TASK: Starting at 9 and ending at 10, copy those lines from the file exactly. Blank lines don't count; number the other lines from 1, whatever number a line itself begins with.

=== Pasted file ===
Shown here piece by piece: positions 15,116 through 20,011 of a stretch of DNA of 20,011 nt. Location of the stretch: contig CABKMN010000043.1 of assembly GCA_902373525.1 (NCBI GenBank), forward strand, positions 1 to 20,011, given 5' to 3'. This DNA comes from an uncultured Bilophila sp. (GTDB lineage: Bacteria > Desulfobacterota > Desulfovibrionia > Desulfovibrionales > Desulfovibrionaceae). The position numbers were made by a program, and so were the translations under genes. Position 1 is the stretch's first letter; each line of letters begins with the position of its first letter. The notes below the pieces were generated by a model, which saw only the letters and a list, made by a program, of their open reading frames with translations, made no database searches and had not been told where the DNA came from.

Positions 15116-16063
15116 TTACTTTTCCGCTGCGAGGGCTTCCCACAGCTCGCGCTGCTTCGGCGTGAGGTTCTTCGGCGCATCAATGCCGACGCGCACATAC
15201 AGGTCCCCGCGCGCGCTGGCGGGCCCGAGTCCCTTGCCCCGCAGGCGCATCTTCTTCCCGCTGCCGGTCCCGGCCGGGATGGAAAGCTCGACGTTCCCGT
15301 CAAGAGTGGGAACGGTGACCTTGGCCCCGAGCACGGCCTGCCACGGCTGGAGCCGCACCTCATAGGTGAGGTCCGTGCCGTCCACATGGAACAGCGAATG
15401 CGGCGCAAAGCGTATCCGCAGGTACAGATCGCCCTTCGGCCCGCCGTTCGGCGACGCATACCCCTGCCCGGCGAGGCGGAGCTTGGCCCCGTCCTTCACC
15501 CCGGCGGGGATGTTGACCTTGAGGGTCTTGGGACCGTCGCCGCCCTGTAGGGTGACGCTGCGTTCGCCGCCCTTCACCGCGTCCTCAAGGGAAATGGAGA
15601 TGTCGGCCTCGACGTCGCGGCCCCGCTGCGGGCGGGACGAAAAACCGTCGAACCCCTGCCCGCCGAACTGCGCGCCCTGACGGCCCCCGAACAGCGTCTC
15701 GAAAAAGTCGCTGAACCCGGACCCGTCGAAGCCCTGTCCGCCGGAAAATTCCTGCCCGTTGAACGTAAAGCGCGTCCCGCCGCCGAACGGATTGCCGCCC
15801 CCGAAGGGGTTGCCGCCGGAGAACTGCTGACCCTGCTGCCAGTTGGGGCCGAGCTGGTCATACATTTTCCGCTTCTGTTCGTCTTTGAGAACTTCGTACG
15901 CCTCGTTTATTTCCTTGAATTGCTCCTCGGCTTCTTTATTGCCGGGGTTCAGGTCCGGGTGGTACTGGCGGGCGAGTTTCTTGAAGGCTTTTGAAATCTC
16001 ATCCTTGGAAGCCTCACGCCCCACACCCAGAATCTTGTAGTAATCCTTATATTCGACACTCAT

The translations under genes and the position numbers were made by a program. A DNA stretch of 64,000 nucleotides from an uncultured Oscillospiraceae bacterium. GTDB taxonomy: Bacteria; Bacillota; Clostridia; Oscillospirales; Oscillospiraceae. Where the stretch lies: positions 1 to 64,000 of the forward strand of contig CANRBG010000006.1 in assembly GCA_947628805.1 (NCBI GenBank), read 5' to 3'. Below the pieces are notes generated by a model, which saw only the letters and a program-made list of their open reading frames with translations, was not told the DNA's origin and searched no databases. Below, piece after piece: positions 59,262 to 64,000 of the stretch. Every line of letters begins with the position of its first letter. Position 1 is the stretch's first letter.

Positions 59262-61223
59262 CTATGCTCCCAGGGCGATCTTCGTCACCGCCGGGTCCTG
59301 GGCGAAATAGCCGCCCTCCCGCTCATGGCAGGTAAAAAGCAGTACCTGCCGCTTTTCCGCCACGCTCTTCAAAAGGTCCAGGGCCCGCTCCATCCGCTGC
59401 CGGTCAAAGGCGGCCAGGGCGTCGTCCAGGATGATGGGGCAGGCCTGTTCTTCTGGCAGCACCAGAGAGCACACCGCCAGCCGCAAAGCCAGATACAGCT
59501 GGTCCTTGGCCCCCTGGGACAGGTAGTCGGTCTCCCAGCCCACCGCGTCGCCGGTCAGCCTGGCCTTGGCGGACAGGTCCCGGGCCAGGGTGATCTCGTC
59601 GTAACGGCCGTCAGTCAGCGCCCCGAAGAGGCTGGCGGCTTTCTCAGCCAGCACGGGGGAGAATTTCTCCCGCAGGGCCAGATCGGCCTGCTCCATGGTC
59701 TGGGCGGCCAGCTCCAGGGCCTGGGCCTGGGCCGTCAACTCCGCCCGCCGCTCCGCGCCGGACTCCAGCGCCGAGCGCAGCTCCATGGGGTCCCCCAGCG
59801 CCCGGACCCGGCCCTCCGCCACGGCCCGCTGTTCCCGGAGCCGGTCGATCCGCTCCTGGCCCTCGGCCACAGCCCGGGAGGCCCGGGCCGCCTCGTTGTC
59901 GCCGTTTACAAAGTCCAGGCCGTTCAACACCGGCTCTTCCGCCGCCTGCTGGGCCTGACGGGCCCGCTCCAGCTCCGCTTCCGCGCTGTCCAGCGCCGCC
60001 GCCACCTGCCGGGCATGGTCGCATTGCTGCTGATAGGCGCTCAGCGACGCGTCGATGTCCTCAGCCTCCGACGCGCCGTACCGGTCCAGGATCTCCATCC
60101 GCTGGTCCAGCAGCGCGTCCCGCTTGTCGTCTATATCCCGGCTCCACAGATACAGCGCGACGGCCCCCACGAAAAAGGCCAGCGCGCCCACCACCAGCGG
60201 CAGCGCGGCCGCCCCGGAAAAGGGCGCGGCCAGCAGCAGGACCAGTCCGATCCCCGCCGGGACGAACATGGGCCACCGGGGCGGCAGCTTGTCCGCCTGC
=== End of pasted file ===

15701 GAAAAAGTCGCTGAACCCGGACCCGTCGAAGCCCTGTCCGCCGGAAAATTCCTGCCCGTTGAACGTAAAGCGCGTCCCGCCGCCGAACGGATTGCCGCCC
15801 CCGAAGGGGTTGCCGCCGGAGAACTGCTGACCCTGCTGCCAGTTGGGGCCGAGCTGGTCATACATTTTCCGCTTCTGTTCGTCTTTGAGAACTTCGTACG